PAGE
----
A work cycle has been divided into 8 elements and time study has been conducted. The average observed times for the elements are given in the following Table:
Element No.

Element Type
Average actual time (minutes)
M = Manually Controlled, P = Power Controlled
Total observed time of work cycle = 2.32 min.
Suppose we select three elements 2, 5 and 8 (These must be manually controlled elements). By using some PMT system, suppose we determine the times of these elements as
Elements No.
PMT System times (min)
Rating factor for element 2 = 0.145 / 0.16 = 90.62 %.
Rating factor for element 5 = 0.255 / 0.26 = 98.08 %.
Rating factor for element 8 = 0.145 / 0.15 = 96.66 %.
The mean of the rating factors of selected elements = 95.12 % or say 95 % is the rating factor that will be used for all the manual elements of the work cycle.
The normal time of the cycle can than be calculated as.
Element No.
Element Type
Average actual time (min)
PMT system time (min)



Performance Rating Factor
Normal Cycle Time
= 0.95(0.14+0.16+0.52+0.26+0.45+0.34+0.15) +1.00(0.30)
=2.22 minutes
It is to be noted that power controlled (or machine-paced) elements are always given 100% rating.
The readings of any time study are taken over a relatively short period of time. The normal time arrived at, therefore, does not include unavoidable delay and other legitimate lost time, for example, in waiting for materials, tools or equipment; periodic inspection of parts; interruptions due to legitimate personal needs, etc. It is necessary and important that the time study person applies some adjustment, or allowances, to compensate for such losses so that fair time standard is established for the given job.
Allowances are generally applied to total cycle time as some percentage of it, but sometimes these are given separately for machine time as some % and for manual effort time some other %. However, no allowances are given for interruptions which may be due to factors which are within the operator's control or which are avoidable.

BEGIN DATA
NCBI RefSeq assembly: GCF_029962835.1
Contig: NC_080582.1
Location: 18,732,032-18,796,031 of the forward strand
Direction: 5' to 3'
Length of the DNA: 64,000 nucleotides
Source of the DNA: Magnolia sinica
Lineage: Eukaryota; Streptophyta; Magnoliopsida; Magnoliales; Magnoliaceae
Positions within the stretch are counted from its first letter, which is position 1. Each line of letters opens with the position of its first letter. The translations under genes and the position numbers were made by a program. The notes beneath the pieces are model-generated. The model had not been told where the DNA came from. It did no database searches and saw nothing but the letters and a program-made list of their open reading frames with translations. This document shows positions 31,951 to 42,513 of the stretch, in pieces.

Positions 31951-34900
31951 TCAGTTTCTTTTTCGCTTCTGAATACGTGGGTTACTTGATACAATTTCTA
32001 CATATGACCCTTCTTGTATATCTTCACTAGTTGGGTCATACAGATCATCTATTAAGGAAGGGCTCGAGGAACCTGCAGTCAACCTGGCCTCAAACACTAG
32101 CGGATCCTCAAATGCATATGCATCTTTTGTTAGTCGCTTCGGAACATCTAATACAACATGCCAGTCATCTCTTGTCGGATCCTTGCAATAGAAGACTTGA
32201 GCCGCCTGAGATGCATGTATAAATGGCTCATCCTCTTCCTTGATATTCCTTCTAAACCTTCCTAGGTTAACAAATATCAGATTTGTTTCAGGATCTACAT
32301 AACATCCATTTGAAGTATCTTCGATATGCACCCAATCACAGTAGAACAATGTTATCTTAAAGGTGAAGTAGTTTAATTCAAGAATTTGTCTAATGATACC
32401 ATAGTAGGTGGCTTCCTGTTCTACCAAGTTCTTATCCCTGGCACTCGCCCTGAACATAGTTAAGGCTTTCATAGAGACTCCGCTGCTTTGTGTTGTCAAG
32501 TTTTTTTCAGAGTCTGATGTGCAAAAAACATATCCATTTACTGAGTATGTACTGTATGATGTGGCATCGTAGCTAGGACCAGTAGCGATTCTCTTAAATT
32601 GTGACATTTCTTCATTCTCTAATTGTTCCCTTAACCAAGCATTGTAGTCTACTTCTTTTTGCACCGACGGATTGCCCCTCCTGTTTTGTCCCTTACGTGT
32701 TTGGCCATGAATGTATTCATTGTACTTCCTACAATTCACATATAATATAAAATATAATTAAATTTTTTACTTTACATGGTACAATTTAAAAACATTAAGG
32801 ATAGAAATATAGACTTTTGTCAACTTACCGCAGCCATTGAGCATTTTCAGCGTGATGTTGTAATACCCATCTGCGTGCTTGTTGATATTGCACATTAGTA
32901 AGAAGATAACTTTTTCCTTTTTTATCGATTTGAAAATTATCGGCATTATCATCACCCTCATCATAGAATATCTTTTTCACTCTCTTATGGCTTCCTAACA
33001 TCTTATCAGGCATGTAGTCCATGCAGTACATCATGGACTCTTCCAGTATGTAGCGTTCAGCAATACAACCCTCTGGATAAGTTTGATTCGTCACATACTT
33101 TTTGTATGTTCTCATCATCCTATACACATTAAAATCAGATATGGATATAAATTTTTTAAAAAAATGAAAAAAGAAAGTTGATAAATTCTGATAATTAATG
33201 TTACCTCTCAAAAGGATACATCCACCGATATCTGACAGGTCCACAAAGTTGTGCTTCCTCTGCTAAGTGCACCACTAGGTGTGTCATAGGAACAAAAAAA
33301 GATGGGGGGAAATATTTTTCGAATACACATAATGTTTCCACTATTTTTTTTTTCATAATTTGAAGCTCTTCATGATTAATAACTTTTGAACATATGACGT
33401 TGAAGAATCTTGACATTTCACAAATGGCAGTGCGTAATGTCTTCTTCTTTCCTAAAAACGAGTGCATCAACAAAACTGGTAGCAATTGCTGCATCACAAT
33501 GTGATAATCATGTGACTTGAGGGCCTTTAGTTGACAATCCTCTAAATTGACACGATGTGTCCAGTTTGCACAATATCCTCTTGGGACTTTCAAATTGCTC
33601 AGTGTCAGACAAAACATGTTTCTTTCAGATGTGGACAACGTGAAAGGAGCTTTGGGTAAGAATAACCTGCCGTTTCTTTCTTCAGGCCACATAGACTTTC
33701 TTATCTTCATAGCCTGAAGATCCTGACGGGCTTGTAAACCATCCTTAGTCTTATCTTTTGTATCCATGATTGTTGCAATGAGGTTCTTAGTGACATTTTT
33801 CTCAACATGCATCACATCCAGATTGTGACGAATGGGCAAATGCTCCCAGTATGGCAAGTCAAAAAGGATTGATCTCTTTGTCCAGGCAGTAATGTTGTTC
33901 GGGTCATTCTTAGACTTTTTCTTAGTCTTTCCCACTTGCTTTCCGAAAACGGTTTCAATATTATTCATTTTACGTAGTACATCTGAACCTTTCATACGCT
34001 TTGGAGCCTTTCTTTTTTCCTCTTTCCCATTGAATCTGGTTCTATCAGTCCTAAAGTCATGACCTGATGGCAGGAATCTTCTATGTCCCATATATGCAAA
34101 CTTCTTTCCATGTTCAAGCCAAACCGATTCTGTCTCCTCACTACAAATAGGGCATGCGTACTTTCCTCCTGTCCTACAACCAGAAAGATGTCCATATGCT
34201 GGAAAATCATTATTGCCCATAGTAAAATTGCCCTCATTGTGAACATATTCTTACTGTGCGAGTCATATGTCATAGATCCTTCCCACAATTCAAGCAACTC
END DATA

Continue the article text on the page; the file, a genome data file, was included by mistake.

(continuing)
Most companies allow the following allowances to their employees.
•  Constant allowances (for personal needs and basic fatigue)
•  Delay Allowance (for unavoidable delays)
•  Fatigue Allowance (for job dependent fatigue)
•  Personal Allowance
•  Special Allowance  
Delay Allowance
This time allowance is given to operator for the numerous unavoidable delays and interruptions that he experiences every day during the course of his work. These interruptions include interruptions from the supervisor, inspector, planners, expediters, fellow workers, production personnel and others. This allowance also covers interruptions due to material irregularities, difficulty in maintaining specifications and tolerances, and interference delays where the operator has to attend to more than one machine.
Fatigue Allowance
This allowance can be divided into two parts: (i) basic fatigue allowance and (ii) variable fatigue allowance. The basic fatigue allowance is given to the operator to compensate for the energy expended for carrying out the work and to alleviate monotony. For an operator who is doing light work while seated, under good working conditions and under normal demands on the sensory or motor system, a 4% of normal time is considered adequate. This can be treated as a constant allowance.
The magnitude of variable fatigue allowance given to the operator depends upon the severity of conditions, which cause extra (more than normal) fatigue to him. As we know, fatigue is not homogeneous. It ranges from strictly physical to purely psychological and includes combinations of the two. On some people it has a marked effect while on others, it has apparently little or no effect. Whatever may be the kind of fatigue-physical or mental, the result is same-it reduces the work output of operator. The major factors that cause more than just the basic fatigue includes severe working conditions, especially with respect to noise, illumination, heat and humidity; the nature of work, especially with respect to posture, muscular exertion and tediousness, and like that.
It is true that in modern industry, heavy manual work, and thus muscular fatigue is reducing day by day but mechanization is promoting other fatigue components like monotony and mental stress. Because fatigue in totality cannot be eliminated, proper allowance has to be given for adverse working conditions and repetitiveness of the work.